Yamada Keizo SJ

When I was planning to go to East Timor as a staff member of the Social Justice Institute of Sophia University to do a survey of the situation of refugees there, in September 2000, the Jesuit Provincial sounded me out: " Would you make yourself available to work there from now on, if the Province sends you there?" I answered on the spot that I was getting retired from university work in March 2003 and was ready to go after that.
That gave me an opportunity to reflect somehow on my past and present commitments. In reality, I had never thought to be a missionary in a foreign land. I thought that my vocation was to be in Japan and to send young people to other countries. I was expected, after retirement, to be responsible for the Japanese Society of Management Ethics and the World Cinference on Religion and Peace (WCRP) and other organizations. Since I was a seminarian I felt, usually, gratitude for so many missionaries that came to work in Japan from abroad and I thought that, in return, we Japanese should go to work as missionaries in other countries.
Reflecting back, in the 1960s during my seminary studies I was a member of the social apostolate committee and had the opportunity of participating in meetings all over Asia where I could learn a lot from many fellow Jesuits. In several surveys of African refugees and other Asian countries I, often, stayed for about a month, but never longer than that.
I didn't feel a doubt neither question in anxiety why, at my age, I could do this now, most probably because of my life up to now in Japan and my work and relationships of solidarity with people of other countries. So that, when I was given this mission by the Provincial it was nothing abrupt and I accepted as natural, as a continuation of the orientation and accumulation of all my experiences.
Excuse me for expressing here some of my inner sentiments. In September 2000 I was staying in East Timor for a month and went to Dare, a place located far in the mountains about 20-minute car ride from Dili. It was late at night and while I was praying under the stars with a full moon sky I could hear the voice of God telling me, "I call you here".
The fact that my obedience to the Provincial was blessed in such a way strengthened me in my consecutive visits to East Timor, in March and August 2001 and during the 10 months that I have stayed as missionary there, since May 2002. The same call was confirmed again during the month of September when I visited Aileu, Suai and Ainaro. It is amazing that, as I will mention it later, they were the places where I lived and worked during those 10 months.
When I received the call I could reconfirm inside myself the urge, "since you finished your years of formation you offered yourself to me. Come to this place with the same heart".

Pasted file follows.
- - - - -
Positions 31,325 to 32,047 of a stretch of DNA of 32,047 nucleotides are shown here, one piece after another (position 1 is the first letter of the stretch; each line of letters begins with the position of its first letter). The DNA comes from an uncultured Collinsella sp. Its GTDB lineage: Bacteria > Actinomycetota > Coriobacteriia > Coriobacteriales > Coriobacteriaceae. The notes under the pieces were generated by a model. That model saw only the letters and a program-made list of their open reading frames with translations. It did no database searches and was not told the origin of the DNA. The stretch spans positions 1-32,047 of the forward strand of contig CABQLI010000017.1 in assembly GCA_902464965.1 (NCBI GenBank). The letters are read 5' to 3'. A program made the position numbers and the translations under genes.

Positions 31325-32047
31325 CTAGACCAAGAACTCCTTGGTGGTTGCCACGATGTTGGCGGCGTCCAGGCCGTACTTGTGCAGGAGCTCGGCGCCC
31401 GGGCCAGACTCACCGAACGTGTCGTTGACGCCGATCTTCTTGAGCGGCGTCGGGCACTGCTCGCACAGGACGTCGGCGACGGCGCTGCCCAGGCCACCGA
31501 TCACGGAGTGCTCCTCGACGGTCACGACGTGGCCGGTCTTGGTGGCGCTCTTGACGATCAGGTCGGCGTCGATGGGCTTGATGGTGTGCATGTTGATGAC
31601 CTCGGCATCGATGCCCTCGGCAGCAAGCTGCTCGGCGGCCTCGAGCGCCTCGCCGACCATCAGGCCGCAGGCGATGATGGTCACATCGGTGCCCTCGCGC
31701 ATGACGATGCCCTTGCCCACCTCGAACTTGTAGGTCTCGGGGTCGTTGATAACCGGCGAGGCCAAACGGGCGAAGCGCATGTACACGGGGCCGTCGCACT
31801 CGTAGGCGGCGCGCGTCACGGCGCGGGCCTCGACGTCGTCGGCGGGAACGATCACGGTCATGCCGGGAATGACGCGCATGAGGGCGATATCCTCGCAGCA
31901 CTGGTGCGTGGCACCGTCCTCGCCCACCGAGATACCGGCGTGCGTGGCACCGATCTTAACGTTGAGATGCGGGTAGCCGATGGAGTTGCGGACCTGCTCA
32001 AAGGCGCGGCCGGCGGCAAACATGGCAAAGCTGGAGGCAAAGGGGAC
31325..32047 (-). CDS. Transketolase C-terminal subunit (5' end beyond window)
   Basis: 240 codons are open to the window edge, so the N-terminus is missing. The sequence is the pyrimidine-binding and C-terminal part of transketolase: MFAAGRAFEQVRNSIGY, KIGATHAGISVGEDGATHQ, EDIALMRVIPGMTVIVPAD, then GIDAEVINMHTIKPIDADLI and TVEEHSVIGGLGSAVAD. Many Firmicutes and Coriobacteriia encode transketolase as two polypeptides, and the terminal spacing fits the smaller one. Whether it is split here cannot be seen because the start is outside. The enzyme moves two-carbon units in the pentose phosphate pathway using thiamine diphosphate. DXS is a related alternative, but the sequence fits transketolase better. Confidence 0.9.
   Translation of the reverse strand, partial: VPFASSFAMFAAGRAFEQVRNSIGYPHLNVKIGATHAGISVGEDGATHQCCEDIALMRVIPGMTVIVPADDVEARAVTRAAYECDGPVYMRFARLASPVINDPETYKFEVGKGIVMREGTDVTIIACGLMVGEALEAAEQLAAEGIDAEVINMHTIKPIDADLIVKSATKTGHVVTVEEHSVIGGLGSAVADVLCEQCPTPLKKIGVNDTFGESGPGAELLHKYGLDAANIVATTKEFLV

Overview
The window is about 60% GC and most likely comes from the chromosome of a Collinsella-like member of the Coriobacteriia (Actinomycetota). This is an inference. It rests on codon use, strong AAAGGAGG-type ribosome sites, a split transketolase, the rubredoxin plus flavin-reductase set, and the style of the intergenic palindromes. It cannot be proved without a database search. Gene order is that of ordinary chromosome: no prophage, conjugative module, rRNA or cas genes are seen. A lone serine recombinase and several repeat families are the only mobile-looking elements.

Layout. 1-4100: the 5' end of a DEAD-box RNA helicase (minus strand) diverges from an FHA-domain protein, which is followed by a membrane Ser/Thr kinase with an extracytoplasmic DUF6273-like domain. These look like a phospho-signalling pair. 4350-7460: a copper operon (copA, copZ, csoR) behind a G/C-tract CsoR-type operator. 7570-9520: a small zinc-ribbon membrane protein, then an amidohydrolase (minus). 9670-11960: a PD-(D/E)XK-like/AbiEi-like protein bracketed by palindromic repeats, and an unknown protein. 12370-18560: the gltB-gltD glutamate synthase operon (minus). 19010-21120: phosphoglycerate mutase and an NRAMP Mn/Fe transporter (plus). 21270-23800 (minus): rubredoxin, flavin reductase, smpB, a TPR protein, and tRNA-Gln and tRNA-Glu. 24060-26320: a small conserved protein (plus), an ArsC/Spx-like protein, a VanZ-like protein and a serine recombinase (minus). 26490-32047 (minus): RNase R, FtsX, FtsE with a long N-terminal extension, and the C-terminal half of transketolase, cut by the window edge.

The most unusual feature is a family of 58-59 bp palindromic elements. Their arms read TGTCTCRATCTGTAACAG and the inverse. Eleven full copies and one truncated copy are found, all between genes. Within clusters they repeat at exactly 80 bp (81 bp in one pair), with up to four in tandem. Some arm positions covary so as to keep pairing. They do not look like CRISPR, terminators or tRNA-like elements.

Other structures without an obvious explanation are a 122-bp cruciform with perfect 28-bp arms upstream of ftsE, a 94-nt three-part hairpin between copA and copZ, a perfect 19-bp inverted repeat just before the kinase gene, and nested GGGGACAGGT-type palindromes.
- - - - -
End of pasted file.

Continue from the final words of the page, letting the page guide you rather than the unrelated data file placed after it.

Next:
In reality this was the first time that all the mysteries of my former 45 years, since novitiate, were solved. As regarding the offering of myself to God, the following three points were suddenly shown to me without any causal connection.
The first one was after finishing novitiate, from the time I was about starting my studies of philosophy and theology. I was often supported by the urge: "You should study economics and make it important to establish solidarity links with Asian peoples". As a result, I was able to dedicate my time to the Catholic Commission for Justice and Peace, to the social apostolate committee and others, as well as to management ethics.
The second point was that I came to understand well that, in my tasks as director of the Komaba students hostel during the difficult stormy days of students' revolts, the final solution could not possibly be the result of human strength.
The third point was that, in answer to the requests of many people from Cagayan de Oro, in the island of Mindanao (Philippines), I was involved, for 23 years, in the movement against Japanese pollution companies, but looking now at it from the call I have received, I feel full of gratitude, because it was a work from above.
These three points were the result of the work of the Holy Spirit and while I was in Dare I could suddenly confirm that it was my offering to the call I had received from God. In other words, I was made understood that, all my work for evangelization in East Timor, no matter what could happen in the future, will be the prolongation of my former activities and all the offering of myself to God up to now in Japan.
If I may express this in other ways, this was the same message I gave before departing for East Timor on Easter Eve 2002, at the Audience Hall of Sophia University, quoting Jesus, after his Resurrection, when He spoke to his disciples: " Do not be afraid. Rejoice. I give you peace".
I was able to spend 10 months in East Timor in that same spirit. I will report briefly my life.

From May to August 2002, I concentrated on the study of the local Tetun language, living in the Jesuit residence of Dili. I was basically happy there, without tools of communication and in spite of many inconveniences due to lack of water, electricity, and many other difficulties. The call from God, I have mentioned before, has become the basis of my life and has supported me so deeply that, when Jesuits in East Timor told me: "You are always smiling, as if there are no worries to you", I answered back: "This is my 5th probation, you know". In other words, I spent my first and third probation in Nagatsuka (Hiroshima) and as I mentioned above my fourth one happened at Xavier's students' hostel and during my activities for 30 years against pollution. We are amazing human creatures and, once we accept everything as a trial, no matter what happens the suffering disappears.